• Nolan Callahan

Why everyone should be cautious when using Social Media.

The importance of using social media with discretion.

Today, more than ever, people are relying on social media to connect with their friends, family, and groups they’d normally socialize with if it weren’t for COVID-19. If this is one of the main methods of communication for your friends and family, naturally you’d want to remain connected, even while being aware of the privacy implications of it.


Here’s the thing, I’m not going to preach that people stop using social media. However, what I am going to advocate is intelligent use of it.


Some of you may be wondering how you could use social media “more intelligently” than you already do. Allow me to explain.


For me, getting a personal account on a social media platform where I share pictures of myself, my family, my house, my friends, my coworkers, posting where I’m vacationing, geotagging where I take pictures, and venting my frustrations of the day, is an absolute no-go.


You may have noticed on my site that I have a couple social media accounts. It would be downright hypocritical to say nobody should use these services ever. I use it to connect with all of you and my listeners.


You may have noticed that I post on Reddit, which is quickly evolving into one of the biggest social media platforms on the planet, as well as Twitter. But notice that it’s about the podcast, when the next show will be, and commenting on tech or privacy related topics. Never overly personal.


If all the data these companies can get from me is that I hate their privacy policies and how people’s data is being monetized and sold to unknown “third party partners” then I could honestly care less.


Yes, I hate most companies that run social media platforms. You have my permission to sell that.


In addition to being vague about my personal life, when I connect to these services on my phone, I’m doing so on open source alternatives to the official apps, because those apps don’t siphon data from other areas of my phone and feed it to social media for them to categorize, package, and sell. They can’t detect what my other activities are, or what other apps on my phone are.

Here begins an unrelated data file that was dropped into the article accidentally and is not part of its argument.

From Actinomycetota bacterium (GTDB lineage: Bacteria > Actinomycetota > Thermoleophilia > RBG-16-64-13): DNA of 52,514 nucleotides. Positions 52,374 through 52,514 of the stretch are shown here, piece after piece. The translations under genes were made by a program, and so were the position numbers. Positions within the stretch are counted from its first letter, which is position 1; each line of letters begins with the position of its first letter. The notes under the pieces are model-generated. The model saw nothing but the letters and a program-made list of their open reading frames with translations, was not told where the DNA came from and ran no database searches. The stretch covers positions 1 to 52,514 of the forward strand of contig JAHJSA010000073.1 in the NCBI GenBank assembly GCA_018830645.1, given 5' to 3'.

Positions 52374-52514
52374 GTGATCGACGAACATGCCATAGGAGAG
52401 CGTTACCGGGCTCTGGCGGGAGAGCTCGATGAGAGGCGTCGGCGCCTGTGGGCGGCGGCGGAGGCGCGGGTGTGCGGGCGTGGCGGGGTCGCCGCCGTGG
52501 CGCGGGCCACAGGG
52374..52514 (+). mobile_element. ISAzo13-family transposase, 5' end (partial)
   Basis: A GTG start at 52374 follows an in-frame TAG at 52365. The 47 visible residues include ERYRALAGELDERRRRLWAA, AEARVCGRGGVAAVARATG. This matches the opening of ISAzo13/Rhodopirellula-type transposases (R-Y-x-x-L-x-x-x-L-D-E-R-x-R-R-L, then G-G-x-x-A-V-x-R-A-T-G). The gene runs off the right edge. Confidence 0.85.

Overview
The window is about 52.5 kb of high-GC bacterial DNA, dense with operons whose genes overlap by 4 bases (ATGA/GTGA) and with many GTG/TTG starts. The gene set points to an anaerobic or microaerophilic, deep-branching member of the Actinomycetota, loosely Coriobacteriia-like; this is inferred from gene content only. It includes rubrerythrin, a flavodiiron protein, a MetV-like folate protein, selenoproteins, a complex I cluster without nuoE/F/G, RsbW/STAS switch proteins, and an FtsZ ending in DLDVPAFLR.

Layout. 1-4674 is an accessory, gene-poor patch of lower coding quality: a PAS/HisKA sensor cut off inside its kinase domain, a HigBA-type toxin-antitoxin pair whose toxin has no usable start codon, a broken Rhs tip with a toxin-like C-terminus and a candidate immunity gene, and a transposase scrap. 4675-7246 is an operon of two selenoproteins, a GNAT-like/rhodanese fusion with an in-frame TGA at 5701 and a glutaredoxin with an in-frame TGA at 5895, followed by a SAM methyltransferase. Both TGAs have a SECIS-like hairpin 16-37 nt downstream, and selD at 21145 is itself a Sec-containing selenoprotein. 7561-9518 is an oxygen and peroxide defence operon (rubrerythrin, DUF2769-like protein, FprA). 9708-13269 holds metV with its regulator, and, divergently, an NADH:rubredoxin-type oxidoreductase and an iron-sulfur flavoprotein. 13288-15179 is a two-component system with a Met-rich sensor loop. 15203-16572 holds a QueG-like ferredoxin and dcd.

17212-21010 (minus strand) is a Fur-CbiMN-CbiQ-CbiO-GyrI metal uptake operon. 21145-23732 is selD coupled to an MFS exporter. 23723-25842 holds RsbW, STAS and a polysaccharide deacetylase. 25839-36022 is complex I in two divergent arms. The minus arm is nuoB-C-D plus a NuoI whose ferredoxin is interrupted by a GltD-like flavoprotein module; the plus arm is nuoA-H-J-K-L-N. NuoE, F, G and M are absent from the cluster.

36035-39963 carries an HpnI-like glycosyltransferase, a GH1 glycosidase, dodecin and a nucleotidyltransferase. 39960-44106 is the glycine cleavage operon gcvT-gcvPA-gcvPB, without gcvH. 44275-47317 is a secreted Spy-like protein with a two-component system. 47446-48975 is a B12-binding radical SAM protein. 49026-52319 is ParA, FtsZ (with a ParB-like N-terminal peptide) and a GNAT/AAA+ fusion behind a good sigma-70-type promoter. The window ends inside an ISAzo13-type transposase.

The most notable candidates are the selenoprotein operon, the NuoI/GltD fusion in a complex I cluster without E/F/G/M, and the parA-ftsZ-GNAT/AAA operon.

Some platforms are irredeemable and should, on general principle alone, not be used. These include Facebook and their associated services WhatsApp and Instagram. It’s unfortunate that these are two of the most popular and widely used social media platforms, but they, along with CEO Mark Zuckerberg, have proven themselves untrustworthy and unworthy of attention. They spit in their users faces and don’t even have the courtesy to apologize for it.

So in short, the best way to protect yourself is to follow this simple formula:


  • Never post anything that you don’t want taken, condensed, and sold to a number of other companies.


  • Don’t ever post or send anything that you feel is too personal for a complete stranger to see and know about you.



  • Read the privacy policies as well as terms and conditions of the services you use. You’ll not only be surprised but you’ll have a good idea of what is personally acceptable to post versus what isn’t.


  • Utilize the open source alternatives to the official applications these companies push. They function the same or sometimes even better (without the bloat or advertisements). If the apps are unavailable on your mobile device (looking at you iPhone!) use the browser itself rather than the app. While being less convenient, it is monumentally more privacy respecting.

Taking these steps to bolster your privacy will not only protect your personal information (and sometimes that of your loved ones as well) but it’ll also keep your life from becoming a monetary asset, and minimize potential for leaks or hacking. Fortunately we haven’t had a massive social media leak yet.


Yet.